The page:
Aterian (NASDAQ:ATER) is a consumer products company. It sells a wide variety of goods for home and personal use, such as the Squatty Potty line of toilet stools. That’s apt, as ATER stock has taken a massive dump this year. After rising to $49 this spring, shares collapsed to just $3 this fall.
Now, however, ATER stock is back on the upswing; it short squeezed in September and is well off its summer doldrum lows. So is there something to this comeback story, or should traders take advantage of the recent rally to exit?
Mohawk Rebrands And Refocuses
Until April 2021, this company was named Mohawk Group Holdings. However, it decided to change its name to Aterian. The company stated that its name was inspired by the Aterian, which was a stone age era tool industry which led to rapid innovation and human progress. Aterian believes that its investments in artificial intelligence (AI) and agile supply chains will allow it to create a transformative experience in the consumer products industry.
Also, to be clear, this is a separate Mohawk from the more well-known one that does carpeting. Rather Mohawk (now Aterian) was created in 2014 with the express aim of using AI to build a next-generation consumer products company.
Specifically, the company relies on its Artificial Intelligence Marketplace Ecommerce Engine (AIMEE) to be the special sauce to generate shareholder value. AIMEE is supposed to use live market data to identify new product opportunities, manage inventory and advertising, and maximize efficiencies in the supply chain.
A Spotty Track Record
But, does it work out as well as it sounds? At least so far, it wouldn’t appear so. The company hasn’t grown all that quickly on an organic basis, and it’s not been real close to reaching profitability in any given year, either.
Perhaps most embarrassingly, the company’s supply chain has broken down in a major way. It seems that the firm was too reliant on products coming in from China, and thus have been majorly disrupted by the pandemic and ensuing logistics shocks that resulted from that. Last quarter, the company generated just $68 million in revenue, which was shockingly short of analyst estimates at $95 million. ATER stock collapsed on that earnings report.
As a result of the company’s woeful 2021 earnings, it also ran into financial strain. As a result, it had to restructure its financial obligations. It did so with the issuance of a bunch of ATER stock, putting more downward pressure on the already sinking share price.
Aterian has run into trouble from its supply chain getting tangled up. However, that’s hardly the only issue with the company. It also seems the firm’s core business has failed to achieve the levels of optimization that you might have hoped for with AIMEE. Indeed, it seems that Aterian has had to turn to acquisitions to bring in new revenues and make up for shortfalls from the existing product lines.
Short seller Culper Research worked through the acquisition math. In Q2 of 2020, Aterian generated $59.8 million in revenues. Based on the trailing revenue run-rates of its various subsequently-acquired businesses, it should have managed $106.9 million in Q2 2021 revenues. That’s with the assumption that Aterian didn’t see any organic growth on its core or acquired businesses, just that they held pace with previous results.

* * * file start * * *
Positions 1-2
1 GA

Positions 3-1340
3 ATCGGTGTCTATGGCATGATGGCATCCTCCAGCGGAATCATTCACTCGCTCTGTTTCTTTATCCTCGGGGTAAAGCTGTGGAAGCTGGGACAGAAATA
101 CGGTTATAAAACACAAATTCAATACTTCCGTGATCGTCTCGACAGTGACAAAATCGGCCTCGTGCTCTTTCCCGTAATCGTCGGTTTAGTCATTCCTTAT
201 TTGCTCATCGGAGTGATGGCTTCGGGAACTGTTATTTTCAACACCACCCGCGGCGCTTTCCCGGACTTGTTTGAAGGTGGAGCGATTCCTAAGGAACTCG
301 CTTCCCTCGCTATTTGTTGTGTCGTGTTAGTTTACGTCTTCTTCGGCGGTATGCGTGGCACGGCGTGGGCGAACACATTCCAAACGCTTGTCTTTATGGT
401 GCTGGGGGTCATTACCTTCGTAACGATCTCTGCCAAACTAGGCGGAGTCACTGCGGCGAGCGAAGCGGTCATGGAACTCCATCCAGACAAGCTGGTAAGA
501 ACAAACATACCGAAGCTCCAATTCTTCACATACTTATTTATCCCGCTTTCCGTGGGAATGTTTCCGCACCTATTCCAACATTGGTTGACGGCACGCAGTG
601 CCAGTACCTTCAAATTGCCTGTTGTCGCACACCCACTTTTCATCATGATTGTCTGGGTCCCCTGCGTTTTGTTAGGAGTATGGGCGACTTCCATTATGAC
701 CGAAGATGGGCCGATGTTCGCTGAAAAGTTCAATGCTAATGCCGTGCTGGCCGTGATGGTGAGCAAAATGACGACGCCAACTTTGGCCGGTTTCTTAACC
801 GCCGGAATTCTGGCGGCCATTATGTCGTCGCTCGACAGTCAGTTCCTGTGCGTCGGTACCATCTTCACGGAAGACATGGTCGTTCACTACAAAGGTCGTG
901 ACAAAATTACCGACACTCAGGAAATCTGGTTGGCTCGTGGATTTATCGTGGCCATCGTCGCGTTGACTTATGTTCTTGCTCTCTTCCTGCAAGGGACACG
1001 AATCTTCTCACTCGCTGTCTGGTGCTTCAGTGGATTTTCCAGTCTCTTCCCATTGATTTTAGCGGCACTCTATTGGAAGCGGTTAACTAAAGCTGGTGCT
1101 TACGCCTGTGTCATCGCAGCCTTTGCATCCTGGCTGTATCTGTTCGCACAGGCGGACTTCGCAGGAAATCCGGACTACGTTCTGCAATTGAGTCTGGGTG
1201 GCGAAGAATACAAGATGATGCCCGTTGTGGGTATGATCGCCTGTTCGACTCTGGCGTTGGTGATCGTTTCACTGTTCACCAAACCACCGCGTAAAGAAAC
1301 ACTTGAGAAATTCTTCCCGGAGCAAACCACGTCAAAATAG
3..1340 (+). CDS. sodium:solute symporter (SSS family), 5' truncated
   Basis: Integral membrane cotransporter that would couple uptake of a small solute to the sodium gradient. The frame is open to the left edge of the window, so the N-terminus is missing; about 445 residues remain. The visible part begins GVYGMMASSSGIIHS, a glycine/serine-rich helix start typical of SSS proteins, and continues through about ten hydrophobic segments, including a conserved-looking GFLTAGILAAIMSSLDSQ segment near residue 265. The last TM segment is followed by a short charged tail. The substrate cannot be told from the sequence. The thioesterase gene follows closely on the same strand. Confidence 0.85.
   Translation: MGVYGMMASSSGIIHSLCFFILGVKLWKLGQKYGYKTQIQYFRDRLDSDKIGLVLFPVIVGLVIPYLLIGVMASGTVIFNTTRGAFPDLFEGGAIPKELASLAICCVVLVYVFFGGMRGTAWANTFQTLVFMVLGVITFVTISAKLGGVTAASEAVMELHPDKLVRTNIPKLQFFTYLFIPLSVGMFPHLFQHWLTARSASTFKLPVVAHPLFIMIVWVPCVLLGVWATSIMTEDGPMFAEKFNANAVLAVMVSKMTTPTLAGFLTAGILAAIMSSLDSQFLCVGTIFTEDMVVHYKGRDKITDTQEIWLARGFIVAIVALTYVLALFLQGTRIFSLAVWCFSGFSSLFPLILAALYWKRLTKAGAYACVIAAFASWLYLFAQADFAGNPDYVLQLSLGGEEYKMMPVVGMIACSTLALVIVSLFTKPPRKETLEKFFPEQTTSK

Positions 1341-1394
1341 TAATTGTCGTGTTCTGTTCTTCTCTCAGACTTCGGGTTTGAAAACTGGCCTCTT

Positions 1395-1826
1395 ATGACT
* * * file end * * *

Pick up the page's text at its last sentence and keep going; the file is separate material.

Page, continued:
Instead, Aterian did just $68.2 million of Q2 2021 revenue. That’s a massive shortfall versus what you’d expect given all the M&A activity. Aterian bought so many new businesses yet overall revenues barely budged versus 2020. That’s not good at all. It appears that a strategy of buying a bunch of random largely unconnected consumer products brands and rolling them up under one corporate parent isn’t going to pay dividends.
Short Squeeze Is Reasonably Likely
Given all these concerns, why is trading interest so high for ATER stock? The possibility of a short squeeze is the dominant bull thesis right now. Reddit and social media are alive with short squeeze chatter, and there’s a decent chance that it may come to something.
Over the past week, Interactive Brokers (NASDAQ:IBKR) has had very little ATER stock available to short, indicating a heavy short interest. Additionally, short sellers are paying an approximately 70% annual borrow rate right now to short sell Aterian. That’s enormous! Even the well-known WallStreetBets are generally in the 10-20% range or lower; 70% is an astronomical borrow fee. Short as a percent of float also clocks in at a spicy 38%.
This by no means guarantees a short squeeze. However, the odds of significantly higher here than at many if not most of the other popular stocks on Reddit.
ATER Stock Verdict
Aterian is a classic trade-off between short squeeze potential and poor fundamentals. Let’s get one thing clear: The short sellers have a good reason to be negative on Aterian. The company’s management team and business operations inspire little confidence.
However, the stock has already collapsed since this spring. And short interest is off the charts. It seems a touch too aggressive to maintain heavy short positions at this point. Strictly as a trade, there may be a case for owning ATER stock here. Just be careful and don’t overstay your welcome.
On the date of publication, Ian Bezek did not have (either directly or indirectly) any positions in the securities mentioned in this article. The opinions expressed in this article are those of the writer, subject to the InvestorPlace.com Publishing Guidelines.
Ian Bezek has written more than 1,000 articles for InvestorPlace.com and Seeking Alpha. He also worked as a Junior Analyst for Kerrisdale Capital, a $300 million New York City-based hedge fund. You can reach him on Twitter at @irbezek.